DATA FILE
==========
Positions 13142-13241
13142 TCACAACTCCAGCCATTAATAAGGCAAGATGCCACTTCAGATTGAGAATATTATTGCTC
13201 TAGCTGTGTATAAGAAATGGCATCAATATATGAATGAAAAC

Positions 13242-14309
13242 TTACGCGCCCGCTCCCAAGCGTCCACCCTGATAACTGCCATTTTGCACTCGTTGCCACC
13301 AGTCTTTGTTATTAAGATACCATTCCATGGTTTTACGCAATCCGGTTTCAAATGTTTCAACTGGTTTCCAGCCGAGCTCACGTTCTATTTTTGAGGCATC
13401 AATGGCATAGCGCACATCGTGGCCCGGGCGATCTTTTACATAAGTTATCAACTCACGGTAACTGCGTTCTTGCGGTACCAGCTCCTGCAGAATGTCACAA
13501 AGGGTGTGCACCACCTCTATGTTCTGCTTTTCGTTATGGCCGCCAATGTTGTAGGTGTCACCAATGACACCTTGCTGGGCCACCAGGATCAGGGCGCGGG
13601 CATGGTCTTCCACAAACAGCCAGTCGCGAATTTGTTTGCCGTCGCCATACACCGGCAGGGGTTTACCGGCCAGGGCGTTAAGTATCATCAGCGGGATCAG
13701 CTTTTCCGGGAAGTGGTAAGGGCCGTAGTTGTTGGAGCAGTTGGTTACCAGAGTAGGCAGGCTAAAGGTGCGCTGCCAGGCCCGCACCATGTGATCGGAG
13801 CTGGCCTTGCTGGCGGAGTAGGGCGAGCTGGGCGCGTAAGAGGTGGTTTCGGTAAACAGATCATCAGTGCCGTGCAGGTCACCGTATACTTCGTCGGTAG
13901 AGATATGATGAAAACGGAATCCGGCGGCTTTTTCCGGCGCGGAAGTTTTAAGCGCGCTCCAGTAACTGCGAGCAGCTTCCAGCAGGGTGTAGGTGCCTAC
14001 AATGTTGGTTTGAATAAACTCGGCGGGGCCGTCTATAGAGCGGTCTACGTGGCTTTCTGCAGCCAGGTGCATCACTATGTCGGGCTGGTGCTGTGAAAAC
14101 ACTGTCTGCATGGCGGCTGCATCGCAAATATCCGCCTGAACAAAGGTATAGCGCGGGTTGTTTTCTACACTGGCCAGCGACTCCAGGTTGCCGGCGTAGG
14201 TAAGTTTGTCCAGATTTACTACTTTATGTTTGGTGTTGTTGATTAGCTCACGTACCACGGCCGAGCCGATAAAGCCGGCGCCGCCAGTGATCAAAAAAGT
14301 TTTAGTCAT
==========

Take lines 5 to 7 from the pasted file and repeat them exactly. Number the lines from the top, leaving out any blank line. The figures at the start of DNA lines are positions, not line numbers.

13242 TTACGCGCCCGCTCCCAAGCGTCCACCCTGATAACTGCCATTTTGCACTCGTTGCCACC
13301 AGTCTTTGTTATTAAGATACCATTCCATGGTTTTACGCAATCCGGTTTCAAATGTTTCAACTGGTTTCCAGCCGAGCTCACGTTCTATTTTTGAGGCATC
13401 AATGGCATAGCGCACATCGTGGCCCGGGCGATCTTTTACATAAGTTATCAACTCACGGTAACTGCGTTCTTGCGGTACCAGCTCCTGCAGAATGTCACAA